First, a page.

A beta blocker or calcium channel blocker is used if there are no contraindications, since the withdrawal of vagal tone and increase in sympathetic tone with exercise often renders digoxin relatively ineffective for controlling the heart rate. On the other hand, digoxin is often used in patients with AF associated with heart failure because of its positive inotropic activity. The negative inotropic activity of beta blockers and calcium channel blockers makes them less desirable in this setting. (See "Control of ventricular rate in atrial fibrillation: Pharmacologic therapy").

The vagotonic activity of digoxin may counteract the vagolytic effect of quinidine. However, the digoxin-quinidine interaction must be appreciated in this setting, with the digoxin dose initially being halved to 0.125 mg daily in the patient with normal renal function. Plasma digoxin and quinidine levels should then be followed. (See "Digoxin drug interactions").

Low-dose amiodarone may replace quinidine as the drug of choice in the treatment of chronic AF because of its efficacy and relatively low toxicity [4,10,11]. Furthermore, since amiodarone has beta blocking and calcium channel blocking activity, the ventricular rate is usually slow and well tolerated if AF does recur.

Unfortunately, fewer than one-third of patients are able to tolerate chronic quinidine therapy without recurrent AF or side effects. The following alternatives can be considered:

• Disopyramide (100 to 200 mg every 8 hours in the presence of normal renal and hepatic function) may be used if the patient is not in heart failure and prostatism has not been a problem. An AV nodal blocking drug (beta blocker, calcium channel blocker, or digoxin) is again given in the presence of normal AV nodal function to decrease conduction through the AV node should AF recur. However, beta blockers and calcium channel blockers must be used cautiously with disopyramide because of the additive negative inotropic effects.

• Amiodarone and sotalol, the so-called class III agents, are widely used in patients with significant organic heart disease who have ventricular arrhythmias. Because of the proarrhythmic effects of the class IA and IC drugs, many cardiologists are initiating therapy with one of these class III agents which seem to be less proarrhythmic. However, torsade de pointes (possibly associated with an increase in mortality) has been reported with sotalol although it appears to be rare with amiodarone.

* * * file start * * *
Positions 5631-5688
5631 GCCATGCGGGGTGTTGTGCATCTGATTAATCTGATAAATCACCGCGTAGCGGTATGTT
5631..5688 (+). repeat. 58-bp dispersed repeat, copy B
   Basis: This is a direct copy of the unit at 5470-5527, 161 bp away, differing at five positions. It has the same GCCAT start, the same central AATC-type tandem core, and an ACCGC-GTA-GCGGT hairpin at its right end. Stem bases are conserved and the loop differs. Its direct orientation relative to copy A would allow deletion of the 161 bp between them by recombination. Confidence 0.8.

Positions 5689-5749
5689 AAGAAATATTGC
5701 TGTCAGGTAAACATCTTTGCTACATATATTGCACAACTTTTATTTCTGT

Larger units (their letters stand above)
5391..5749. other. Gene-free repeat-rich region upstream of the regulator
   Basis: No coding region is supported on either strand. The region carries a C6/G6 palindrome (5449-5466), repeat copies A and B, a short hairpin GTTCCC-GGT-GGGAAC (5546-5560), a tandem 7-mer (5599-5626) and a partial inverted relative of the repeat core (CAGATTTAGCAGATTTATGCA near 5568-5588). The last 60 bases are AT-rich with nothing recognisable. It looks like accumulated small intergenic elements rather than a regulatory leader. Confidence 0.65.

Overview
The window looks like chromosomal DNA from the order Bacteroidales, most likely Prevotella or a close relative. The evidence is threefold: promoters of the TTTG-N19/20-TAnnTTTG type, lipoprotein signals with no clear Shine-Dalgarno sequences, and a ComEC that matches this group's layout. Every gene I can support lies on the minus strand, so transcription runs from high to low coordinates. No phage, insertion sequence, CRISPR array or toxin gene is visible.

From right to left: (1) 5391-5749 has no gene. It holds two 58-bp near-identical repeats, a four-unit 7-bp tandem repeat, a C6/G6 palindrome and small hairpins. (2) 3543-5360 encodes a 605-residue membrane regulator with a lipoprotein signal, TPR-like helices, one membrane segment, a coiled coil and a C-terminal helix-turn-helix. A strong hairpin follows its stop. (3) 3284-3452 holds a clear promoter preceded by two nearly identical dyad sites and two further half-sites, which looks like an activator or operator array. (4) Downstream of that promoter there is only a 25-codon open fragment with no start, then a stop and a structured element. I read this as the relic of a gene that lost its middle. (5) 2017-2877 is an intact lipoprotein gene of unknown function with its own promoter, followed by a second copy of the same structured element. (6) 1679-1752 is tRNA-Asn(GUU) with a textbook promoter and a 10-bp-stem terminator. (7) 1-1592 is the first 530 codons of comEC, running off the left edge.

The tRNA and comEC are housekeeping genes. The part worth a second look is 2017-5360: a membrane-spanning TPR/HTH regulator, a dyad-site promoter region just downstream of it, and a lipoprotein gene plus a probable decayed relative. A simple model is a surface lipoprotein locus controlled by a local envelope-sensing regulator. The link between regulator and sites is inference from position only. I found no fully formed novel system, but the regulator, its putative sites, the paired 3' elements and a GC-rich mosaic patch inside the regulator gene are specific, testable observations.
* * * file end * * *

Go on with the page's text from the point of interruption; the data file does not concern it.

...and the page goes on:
Amiodarone is preferred in patients with an ejection fraction of less than 40 percent. Amiodarone has a long list of toxicities that can be minimized, but not eliminated, using low dose therapy. Guidelines for the use of amiodarone were published by the North American Society of Pacing and Electrophysiology in 2000 [12]. (See "Major side effects of amiodarone"). Sotalol has a negative inotropic effect.

• Propafenone and flecainide can effectively maintain NSR in some patients. The potential for fatal proarrhythmic effects with flecainide in patients with underlying structural heart disease has limited its use [13]. However, flecainide should be considered for the prevention of recurrent paroxysmal AF in individuals without organic heart disease as demonstrated by echocardiography and by exercise testing with nuclear scintigraphy.

Propafenone does not appear to have the same potential for proarrhythmia as flecainide but more experience with this agent is necessary [14].

• For patients who are refractory to individual antiarrhythmic agents or who develop side effects on doses of drugs necessary for arrhythmia prevention, the use of combination drug therapy (often with lower doses) may be an alternative. In most cases, drugs with different electrophysiologic properties are combined, for example, a class I or III antiarrhythmic drug with a beta blocker or a class IC agent with a class IA or III drug [15-17].

• The use of surgery (such as the maze operation), radiofrequency ablation, and the implantable atrial defibrillator remain experimental and should be considered only in centers with experience in these procedures. (See "Nonpharmacologic strategies to prevent recurrent atrial fibrillation").